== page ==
This Dark Age

A manual for life in the modern world.

By Daniel Schwindt

The difference between childhood and adulthood

Something that is bound to come up in this discussion is the distinction between adulthood and childhood.

It is obvious that both coercion and compulsion are necessary to the education of children, but are they still necessary to the adult? Those find these things distasteful will inevitably object that once we reach adulthood, such pressures and interventions are an offense to the dignity of the ‘free will’ and ‘self-government’ of the mature being possessed of reason.

First, we respond that the distinction between child and adult is qualitatively real but, in daily life, it never altogether clear. We ignore this by choosing arbitrary timelines. This was helped in traditional societies by details rites of passage that reached beyond the merely legal and into the psyche of those who were ‘crossing over’, but today there is nothing of the sort. One day your are a ‘minor’ and the next you are sent off to war. Thus, we seem to pretend that beings populate different moral worlds based on an arbitrarily chosen date and time. However, if we set aside these confusions and admit that there is a very important distinction between the compulsion of children and of adults, we can say that it is more a question of degree and form than it is a question of presence or absence of external compulsion. There is a progression in things, and while it is not difficult (and in fact it is undeniable) to see that children are not adults, and that adults should not be treated as children, it is less clear exactly when this transition occurs internally and it seems to us that in many people it never does occur, at least not completely.

We are far from arguing that adults have no justification for demanding greater freedom, and we agree completely that a ‘paternal’ style of government is degrading. Nonetheless, we should not hastily assume that the fundamental means of spiritual education are discarded at some arbitrarily chosen age, for example after eighteen years. It would be more coherent to say that man remains perpetually in need of both internal and external forms of compulsion, but these must be adapted to his state and make allowance for his personal dignity, which in adulthood involves the use of reason, the taking on of series obligations, and, presumably, a more developed capacity for self-restraint and self-discipline.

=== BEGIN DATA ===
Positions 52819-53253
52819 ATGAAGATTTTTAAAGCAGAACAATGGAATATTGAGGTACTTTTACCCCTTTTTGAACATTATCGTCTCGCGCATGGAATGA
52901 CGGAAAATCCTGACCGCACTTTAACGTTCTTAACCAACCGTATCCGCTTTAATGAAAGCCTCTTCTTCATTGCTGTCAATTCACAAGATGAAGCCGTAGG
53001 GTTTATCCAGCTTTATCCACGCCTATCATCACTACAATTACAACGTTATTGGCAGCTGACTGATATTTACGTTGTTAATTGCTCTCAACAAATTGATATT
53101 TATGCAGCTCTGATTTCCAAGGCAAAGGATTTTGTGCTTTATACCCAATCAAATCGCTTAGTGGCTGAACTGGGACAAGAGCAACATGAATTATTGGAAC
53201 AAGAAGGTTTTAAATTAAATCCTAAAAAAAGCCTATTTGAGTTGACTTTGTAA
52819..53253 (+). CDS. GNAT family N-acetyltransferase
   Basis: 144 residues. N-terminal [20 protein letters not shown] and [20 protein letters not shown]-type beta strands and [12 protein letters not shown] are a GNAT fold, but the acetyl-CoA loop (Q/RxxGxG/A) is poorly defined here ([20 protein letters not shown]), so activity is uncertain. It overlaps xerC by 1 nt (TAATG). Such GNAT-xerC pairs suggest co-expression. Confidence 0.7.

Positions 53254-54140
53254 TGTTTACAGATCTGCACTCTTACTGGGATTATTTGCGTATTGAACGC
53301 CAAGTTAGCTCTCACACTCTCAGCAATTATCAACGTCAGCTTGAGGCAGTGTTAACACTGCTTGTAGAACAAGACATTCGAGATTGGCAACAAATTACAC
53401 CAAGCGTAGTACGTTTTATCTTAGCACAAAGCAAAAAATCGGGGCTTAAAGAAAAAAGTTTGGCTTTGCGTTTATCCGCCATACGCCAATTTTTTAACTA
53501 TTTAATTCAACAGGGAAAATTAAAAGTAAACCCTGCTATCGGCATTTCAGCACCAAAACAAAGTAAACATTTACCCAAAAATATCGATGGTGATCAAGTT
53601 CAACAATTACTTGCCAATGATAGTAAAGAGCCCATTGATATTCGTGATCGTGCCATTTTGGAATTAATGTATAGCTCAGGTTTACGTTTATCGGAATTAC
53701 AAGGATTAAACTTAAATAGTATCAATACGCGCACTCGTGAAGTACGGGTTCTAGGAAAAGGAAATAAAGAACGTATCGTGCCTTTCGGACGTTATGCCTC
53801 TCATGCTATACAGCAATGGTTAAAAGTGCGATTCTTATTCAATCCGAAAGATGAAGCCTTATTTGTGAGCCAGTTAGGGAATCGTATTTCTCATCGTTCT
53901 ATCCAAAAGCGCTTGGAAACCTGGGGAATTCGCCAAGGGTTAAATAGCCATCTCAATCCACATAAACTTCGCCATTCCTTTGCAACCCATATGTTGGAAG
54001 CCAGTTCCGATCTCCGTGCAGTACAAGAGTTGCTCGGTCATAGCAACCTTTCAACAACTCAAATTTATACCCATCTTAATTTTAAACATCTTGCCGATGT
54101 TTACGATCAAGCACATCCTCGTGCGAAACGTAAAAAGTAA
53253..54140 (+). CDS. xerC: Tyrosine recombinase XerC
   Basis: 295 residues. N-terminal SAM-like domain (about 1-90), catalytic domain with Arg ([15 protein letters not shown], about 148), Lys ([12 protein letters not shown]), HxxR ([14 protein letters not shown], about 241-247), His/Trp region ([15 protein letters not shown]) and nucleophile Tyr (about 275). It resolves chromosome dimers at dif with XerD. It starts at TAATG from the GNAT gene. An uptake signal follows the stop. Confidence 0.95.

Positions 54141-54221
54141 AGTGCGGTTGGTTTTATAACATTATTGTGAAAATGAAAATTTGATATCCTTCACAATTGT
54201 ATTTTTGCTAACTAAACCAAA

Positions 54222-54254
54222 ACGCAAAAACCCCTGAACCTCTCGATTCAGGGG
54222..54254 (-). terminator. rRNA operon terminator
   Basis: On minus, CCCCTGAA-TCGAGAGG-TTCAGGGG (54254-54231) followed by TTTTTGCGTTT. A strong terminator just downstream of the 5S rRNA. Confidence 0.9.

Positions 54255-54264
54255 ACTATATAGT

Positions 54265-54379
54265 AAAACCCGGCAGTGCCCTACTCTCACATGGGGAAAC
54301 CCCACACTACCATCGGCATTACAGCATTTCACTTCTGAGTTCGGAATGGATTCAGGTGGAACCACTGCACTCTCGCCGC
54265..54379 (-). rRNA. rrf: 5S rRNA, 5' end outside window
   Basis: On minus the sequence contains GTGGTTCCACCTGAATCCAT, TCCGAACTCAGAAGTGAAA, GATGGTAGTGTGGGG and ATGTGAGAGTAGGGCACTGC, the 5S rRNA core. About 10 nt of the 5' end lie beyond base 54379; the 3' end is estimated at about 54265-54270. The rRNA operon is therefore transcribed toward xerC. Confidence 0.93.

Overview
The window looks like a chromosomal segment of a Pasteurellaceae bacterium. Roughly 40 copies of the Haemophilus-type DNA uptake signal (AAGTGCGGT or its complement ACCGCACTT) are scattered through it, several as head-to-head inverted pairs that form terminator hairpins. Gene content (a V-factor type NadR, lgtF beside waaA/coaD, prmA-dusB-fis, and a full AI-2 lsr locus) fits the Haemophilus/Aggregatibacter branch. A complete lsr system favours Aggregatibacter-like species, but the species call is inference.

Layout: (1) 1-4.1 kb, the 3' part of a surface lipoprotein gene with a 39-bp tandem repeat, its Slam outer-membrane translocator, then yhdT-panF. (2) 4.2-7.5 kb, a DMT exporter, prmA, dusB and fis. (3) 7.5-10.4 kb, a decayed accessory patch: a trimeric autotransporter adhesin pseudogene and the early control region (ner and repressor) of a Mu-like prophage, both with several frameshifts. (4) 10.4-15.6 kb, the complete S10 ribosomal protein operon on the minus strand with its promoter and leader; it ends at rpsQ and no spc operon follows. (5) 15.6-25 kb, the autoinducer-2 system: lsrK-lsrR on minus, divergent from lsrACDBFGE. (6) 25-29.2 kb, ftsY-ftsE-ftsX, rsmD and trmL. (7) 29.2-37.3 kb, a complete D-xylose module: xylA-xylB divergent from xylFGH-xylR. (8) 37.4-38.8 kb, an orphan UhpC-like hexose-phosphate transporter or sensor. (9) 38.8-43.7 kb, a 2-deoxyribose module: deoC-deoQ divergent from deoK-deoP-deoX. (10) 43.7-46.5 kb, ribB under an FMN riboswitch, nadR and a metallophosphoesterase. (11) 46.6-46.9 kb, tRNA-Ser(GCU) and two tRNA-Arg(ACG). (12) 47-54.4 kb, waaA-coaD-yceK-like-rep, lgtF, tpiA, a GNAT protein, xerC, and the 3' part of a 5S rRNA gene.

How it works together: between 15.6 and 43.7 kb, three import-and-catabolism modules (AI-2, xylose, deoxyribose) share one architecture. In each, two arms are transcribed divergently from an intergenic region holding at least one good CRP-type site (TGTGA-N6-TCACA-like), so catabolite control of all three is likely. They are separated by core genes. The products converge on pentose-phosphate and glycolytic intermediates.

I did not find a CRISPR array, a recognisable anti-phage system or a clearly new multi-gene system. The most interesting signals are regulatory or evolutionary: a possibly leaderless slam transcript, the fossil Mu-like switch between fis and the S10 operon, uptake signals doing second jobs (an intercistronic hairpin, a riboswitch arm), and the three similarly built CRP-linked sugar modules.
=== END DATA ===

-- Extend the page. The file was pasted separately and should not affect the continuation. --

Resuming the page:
Graduation into adulthood does not involve the abolition of all external forms of inducement. Compulsion that was valid in principle for the child does not suddenly become unjust in principle simply due to age. Rather the form of delivery and the origin of the will are changed so that great scope is given to adults and no single individual holds arbitrary sway over their actions.

The goal of childrearing is to spiritually educate the child to the point that they can spiritually educate themselves, and this implies the construction of a strong will proficient in all healthy forms of self-inducement. But when a parent succeeds, and the child becomes an adult, they do not suddenly become independent of all external educating forces.

As the individual transitions from the original society of the family to join the greater society of which the family is a part and begins to participate in its projects and activity and direction, parental compulsion transforms into broader social forms of compulsion. Law and custom are—if they are just—expressions of Divine Law and descend upon us via the authorities placed on earth for just that purpose. That is the objective aspect of social moral education. But we can also conceive of them in another aspect, as ‘externalized’ means of ‘self-compulsion’ utilized by a self-conscious collectivity to pursue the good. It is therefore short-sighted to act as if government cannot be an indirect expression of self-government, and to construe all its prohibitions and obligations as abusive and totalitarian, even if it is certainly possible for it to be that as well.

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